ReplyDelete
    Replies
    1. Big Matt,
      Can you send me the numbers off those fixtures and bulbs, I have several sources that may have something.

      Rich "The Wanderman"

      Delete
    2. I've found replacements, but because of the crystal clear plastic, they're all rather unsightly.

      The current fixtures use bulbs that are about the size of quarter. The bulbs have no metal base at all, simply a couple of wire leads in the glass that goes into a plyable socket that holds them in place.

      Delete
    3. Matt,
      You could try steel wool to slightly abrade the clear plastic and make it translucent. There is also a spray used in photography that does the essentially the same thing, but is removable.

      Rich "The Wanderman"

      Delete
  2. P.S. yer more than welcome to send me yer old 14" fixtures (If they're the dual tube models), they're about the same size and likely close enough vintage to most of what's in my camper now.

    :p

    ReplyDelete
    Replies
    1. Big Matt,
      I would, but I am retrofitting the existing fixtures with the LED strips....

      Sorry,

      Rich "The Wanderman"

      Delete
  3. Were the LEDs you bought the self-adhesive ones? You know, you can cut and arrange the appropriate number of LEDs inside your old incandescent fixtures, without buying those $29 direct replacements, right? I figure there're about 18 LEDs in that bayonet base replacement but you might do with a few less. Just take out the old lamp and wire in the new LEDs.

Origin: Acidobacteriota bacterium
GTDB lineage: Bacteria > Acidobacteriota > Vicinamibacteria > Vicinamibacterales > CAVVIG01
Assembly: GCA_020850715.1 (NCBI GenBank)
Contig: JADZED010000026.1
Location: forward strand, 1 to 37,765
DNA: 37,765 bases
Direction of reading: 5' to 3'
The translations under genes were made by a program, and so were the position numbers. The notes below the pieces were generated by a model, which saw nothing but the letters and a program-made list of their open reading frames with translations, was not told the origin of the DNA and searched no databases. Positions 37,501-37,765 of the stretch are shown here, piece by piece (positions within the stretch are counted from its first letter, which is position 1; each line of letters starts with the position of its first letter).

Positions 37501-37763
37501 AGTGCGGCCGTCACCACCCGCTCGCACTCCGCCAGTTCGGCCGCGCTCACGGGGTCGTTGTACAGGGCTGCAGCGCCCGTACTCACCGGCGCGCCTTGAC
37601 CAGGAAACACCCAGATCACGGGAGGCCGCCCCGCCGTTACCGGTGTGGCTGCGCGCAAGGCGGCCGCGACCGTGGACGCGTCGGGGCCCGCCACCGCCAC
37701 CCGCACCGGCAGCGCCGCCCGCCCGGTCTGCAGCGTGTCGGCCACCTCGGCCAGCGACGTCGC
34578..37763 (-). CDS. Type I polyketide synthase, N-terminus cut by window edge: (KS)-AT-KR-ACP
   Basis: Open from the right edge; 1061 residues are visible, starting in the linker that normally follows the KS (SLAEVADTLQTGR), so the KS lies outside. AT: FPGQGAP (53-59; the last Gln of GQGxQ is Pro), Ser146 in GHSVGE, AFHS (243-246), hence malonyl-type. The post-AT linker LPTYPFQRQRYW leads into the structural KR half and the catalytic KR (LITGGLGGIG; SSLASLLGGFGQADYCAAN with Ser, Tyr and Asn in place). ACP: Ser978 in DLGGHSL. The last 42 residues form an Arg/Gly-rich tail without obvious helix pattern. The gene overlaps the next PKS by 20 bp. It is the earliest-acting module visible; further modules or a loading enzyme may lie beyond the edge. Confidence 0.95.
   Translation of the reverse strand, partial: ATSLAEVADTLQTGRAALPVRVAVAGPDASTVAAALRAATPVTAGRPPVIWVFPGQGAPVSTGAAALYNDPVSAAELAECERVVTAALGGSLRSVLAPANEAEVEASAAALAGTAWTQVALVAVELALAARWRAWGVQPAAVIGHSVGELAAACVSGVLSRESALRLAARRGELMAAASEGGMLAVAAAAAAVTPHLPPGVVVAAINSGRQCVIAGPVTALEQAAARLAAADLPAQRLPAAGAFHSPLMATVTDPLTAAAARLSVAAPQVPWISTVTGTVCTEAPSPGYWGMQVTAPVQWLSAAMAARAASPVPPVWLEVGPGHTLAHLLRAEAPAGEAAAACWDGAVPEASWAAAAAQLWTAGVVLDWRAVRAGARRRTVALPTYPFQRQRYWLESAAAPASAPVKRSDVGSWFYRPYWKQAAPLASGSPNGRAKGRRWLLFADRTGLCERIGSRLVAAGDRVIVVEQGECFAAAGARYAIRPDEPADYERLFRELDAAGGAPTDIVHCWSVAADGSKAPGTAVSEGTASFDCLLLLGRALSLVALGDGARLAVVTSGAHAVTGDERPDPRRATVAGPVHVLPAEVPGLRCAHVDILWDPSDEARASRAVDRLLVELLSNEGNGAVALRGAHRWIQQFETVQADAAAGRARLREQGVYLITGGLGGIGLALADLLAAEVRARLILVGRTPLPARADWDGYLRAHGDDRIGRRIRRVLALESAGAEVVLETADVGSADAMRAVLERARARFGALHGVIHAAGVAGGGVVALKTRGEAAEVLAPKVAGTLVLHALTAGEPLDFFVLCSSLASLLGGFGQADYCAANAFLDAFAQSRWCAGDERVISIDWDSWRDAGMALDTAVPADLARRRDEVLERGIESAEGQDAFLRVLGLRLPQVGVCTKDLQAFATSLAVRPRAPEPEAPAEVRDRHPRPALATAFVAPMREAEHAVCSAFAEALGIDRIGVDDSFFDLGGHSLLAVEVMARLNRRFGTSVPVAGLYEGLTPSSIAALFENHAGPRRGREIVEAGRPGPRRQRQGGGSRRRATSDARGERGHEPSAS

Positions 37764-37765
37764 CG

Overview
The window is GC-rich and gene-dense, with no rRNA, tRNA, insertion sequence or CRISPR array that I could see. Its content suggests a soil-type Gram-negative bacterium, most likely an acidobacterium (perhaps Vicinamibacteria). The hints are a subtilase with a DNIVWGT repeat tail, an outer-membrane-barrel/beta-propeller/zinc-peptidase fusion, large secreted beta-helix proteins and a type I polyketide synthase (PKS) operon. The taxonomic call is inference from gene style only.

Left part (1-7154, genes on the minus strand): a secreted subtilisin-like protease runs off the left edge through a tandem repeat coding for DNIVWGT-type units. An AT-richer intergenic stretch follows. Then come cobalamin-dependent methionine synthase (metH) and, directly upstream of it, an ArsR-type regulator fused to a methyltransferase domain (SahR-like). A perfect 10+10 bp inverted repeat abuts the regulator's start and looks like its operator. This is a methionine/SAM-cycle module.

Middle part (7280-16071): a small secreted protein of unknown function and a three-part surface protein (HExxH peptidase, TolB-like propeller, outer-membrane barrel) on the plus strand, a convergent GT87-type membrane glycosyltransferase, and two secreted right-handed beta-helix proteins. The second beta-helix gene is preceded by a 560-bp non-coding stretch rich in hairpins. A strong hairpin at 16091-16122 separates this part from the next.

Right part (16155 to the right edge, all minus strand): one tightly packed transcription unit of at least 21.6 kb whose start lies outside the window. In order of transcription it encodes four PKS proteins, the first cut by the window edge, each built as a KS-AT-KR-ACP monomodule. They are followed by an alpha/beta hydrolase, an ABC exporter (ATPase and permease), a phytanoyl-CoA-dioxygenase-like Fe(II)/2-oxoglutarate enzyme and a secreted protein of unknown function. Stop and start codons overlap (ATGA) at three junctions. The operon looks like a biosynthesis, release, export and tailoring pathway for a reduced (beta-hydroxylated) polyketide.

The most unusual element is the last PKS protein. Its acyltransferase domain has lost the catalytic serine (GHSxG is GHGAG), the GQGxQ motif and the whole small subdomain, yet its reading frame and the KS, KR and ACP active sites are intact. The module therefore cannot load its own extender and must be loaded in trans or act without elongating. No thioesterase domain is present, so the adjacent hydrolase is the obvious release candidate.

Search Amazon. So far, I haven't been able to beat the prices there. A lot of the 5 meter spools are less than $20. Any color, any K rating.

    ReplyDelete
    Replies
    1. Paul,
      My article talks about self adhesive and panel mount LEDs as well as direct bulb replacements. The strips were self adhesive. The rest of my replacements are just bulbs with bases to match the existing bulb. The cheaper strip style LEDs are usually 3726 SMDs which are smaller and have less output than the 5050 SMD elements.

      Amazon simply collates pricing from MANY vendors. You can often search a bit deeper online and find the same stuff at a lower price. Amazon sometimes has the lowest price, but not always.

      It pays to search.....you gotta love the internet!

      Rich "The Wanderman"

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  4. LED lights may be popular but there are many things you need to think about. I did this in my Class A and it cost many hundreds to get all the lights. Unless you are doing it to shed load for boondocking I don't know that it is cost effective. Tips I'd offer:
    1. Don't rely on a manufacturer's description of cool or warm white. There is no industry standard as I was told by one manufacturer whose "warm white" was closer to the white version above. You need to look at the kelvin scale.
    2.Lumens Lumens Lumens! Most lights that I replaced the incandescent with LED I was very disappointed with the lumen output. In some instances the LED that a manufacturer said would serve a specific purpose were only 1/4 as bright lumen wise.
    3. Takes some getting used to. The light quality is different from LEDs compared to incandescent. To my eyes they seem more glarey.
    I found the reading lamps almost unusable at the beginning but now they are tolerable.

    I was most happy with the LED replacements for the halogen puck lights under my cabinets. I happened to get some with more lumens than the halogen and they are operate very much cooler than the halogen.

    If you convert good luck to you.

    ReplyDelete
    Replies
    1. Anon,
      Wow...you must have had some bad luck. I re-did all the incandescent lights in my Class A and spent around 110.00 dollars. You may have MANY MANY more than I do, but you can get them as low as 2 or 3 dollars for small bulbs (for eyeballs) up to 14 to 28 for large bayonet bases.

      Most manufacturers display pictures and comparisons of the color temperature. If they don't, I would be wary when (and if) buying from them.

      Many of the less expensive options involve shipping from overseas. On MANY occasions these are the same bulbs marketed in the US and sold for twice (or more) the price.